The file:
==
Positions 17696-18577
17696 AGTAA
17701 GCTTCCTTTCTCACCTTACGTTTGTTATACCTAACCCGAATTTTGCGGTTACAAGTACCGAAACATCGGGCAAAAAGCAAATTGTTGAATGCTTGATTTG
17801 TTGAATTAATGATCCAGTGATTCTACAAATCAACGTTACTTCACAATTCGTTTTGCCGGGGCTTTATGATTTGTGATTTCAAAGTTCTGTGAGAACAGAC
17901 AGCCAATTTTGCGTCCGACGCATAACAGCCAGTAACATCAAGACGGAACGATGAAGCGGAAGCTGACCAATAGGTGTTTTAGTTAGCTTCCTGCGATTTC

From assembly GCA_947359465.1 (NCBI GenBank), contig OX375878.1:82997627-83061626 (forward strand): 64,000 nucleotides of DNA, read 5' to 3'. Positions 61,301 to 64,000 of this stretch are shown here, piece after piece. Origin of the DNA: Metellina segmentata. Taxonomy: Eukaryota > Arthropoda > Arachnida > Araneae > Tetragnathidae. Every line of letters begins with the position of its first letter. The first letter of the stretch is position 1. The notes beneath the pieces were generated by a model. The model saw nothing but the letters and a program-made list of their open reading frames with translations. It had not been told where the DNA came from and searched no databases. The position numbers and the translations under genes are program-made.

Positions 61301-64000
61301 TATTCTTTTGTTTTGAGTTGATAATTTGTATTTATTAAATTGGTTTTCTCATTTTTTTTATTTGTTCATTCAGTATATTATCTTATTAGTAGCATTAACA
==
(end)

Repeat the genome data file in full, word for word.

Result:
Positions 17696-18577
17696 AGTAA
17701 GCTTCCTTTCTCACCTTACGTTTGTTATACCTAACCCGAATTTTGCGGTTACAAGTACCGAAACATCGGGCAAAAAGCAAATTGTTGAATGCTTGATTTG
17801 TTGAATTAATGATCCAGTGATTCTACAAATCAACGTTACTTCACAATTCGTTTTGCCGGGGCTTTATGATTTGTGATTTCAAAGTTCTGTGAGAACAGAC
17901 AGCCAATTTTGCGTCCGACGCATAACAGCCAGTAACATCAAGACGGAACGATGAAGCGGAAGCTGACCAATAGGTGTTTTAGTTAGCTTCCTGCGATTTC

From assembly GCA_947359465.1 (NCBI GenBank), contig OX375878.1:82997627-83061626 (forward strand): 64,000 nucleotides of DNA, read 5' to 3'. Positions 61,301 to 64,000 of this stretch are shown here, piece after piece. Origin of the DNA: Metellina segmentata. Taxonomy: Eukaryota > Arthropoda > Arachnida > Araneae > Tetragnathidae. Every line of letters begins with the position of its first letter. The first letter of the stretch is position 1. The notes beneath the pieces were generated by a model. The model saw nothing but the letters and a program-made list of their open reading frames with translations. It had not been told where the DNA came from and searched no databases. The position numbers and the translations under genes are program-made.

Positions 61301-64000
61301 TATTCTTTTGTTTTGAGTTGATAATTTGTATTTATTAAATTGGTTTTCTCATTTTTTTTATTTGTTCATTCAGTATATTATCTTATTAGTAGCATTAACA